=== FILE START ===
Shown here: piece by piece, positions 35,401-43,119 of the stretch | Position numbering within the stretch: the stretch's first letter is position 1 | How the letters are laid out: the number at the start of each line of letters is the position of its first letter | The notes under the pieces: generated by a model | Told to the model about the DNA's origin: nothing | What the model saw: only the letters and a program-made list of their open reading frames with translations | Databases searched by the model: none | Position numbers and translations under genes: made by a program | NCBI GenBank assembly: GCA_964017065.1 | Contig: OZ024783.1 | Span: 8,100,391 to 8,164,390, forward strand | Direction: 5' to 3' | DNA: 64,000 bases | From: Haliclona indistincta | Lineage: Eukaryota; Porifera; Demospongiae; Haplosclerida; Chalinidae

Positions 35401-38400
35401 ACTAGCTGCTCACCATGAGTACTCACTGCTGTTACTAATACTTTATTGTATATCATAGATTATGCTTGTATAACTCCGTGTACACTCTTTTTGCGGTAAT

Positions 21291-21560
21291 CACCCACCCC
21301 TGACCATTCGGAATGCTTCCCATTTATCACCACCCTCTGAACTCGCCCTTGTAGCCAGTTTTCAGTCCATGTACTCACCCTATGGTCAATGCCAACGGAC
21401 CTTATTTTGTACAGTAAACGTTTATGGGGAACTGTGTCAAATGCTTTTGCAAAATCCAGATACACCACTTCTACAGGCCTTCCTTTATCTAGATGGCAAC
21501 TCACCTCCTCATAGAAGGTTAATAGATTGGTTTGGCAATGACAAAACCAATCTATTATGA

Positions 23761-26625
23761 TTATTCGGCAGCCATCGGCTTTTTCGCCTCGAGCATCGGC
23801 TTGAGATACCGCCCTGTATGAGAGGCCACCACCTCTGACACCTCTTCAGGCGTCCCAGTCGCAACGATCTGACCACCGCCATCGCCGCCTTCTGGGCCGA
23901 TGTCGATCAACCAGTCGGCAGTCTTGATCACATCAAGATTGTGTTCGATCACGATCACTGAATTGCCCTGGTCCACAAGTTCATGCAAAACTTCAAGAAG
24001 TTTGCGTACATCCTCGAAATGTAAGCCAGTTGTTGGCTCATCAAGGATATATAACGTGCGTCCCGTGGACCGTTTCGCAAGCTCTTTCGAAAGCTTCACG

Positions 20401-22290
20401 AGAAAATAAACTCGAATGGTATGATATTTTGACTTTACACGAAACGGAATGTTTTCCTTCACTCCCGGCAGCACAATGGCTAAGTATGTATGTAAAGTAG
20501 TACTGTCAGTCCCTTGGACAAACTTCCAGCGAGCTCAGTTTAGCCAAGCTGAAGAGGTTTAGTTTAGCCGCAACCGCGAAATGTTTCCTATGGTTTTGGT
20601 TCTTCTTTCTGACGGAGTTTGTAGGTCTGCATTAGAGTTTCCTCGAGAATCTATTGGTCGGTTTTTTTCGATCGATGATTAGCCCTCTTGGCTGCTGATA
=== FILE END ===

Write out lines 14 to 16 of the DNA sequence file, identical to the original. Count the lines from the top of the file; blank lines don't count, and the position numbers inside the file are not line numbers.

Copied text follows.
Positions 20401-22290
20401 AGAAAATAAACTCGAATGGTATGATATTTTGACTTTACACGAAACGGAATGTTTTCCTTCACTCCCGGCAGCACAATGGCTAAGTATGTATGTAAAGTAG
20501 TACTGTCAGTCCCTTGGACAAACTTCCAGCGAGCTCAGTTTAGCCAAGCTGAAGAGGTTTAGTTTAGCCGCAACCGCGAAATGTTTCCTATGGTTTTGGT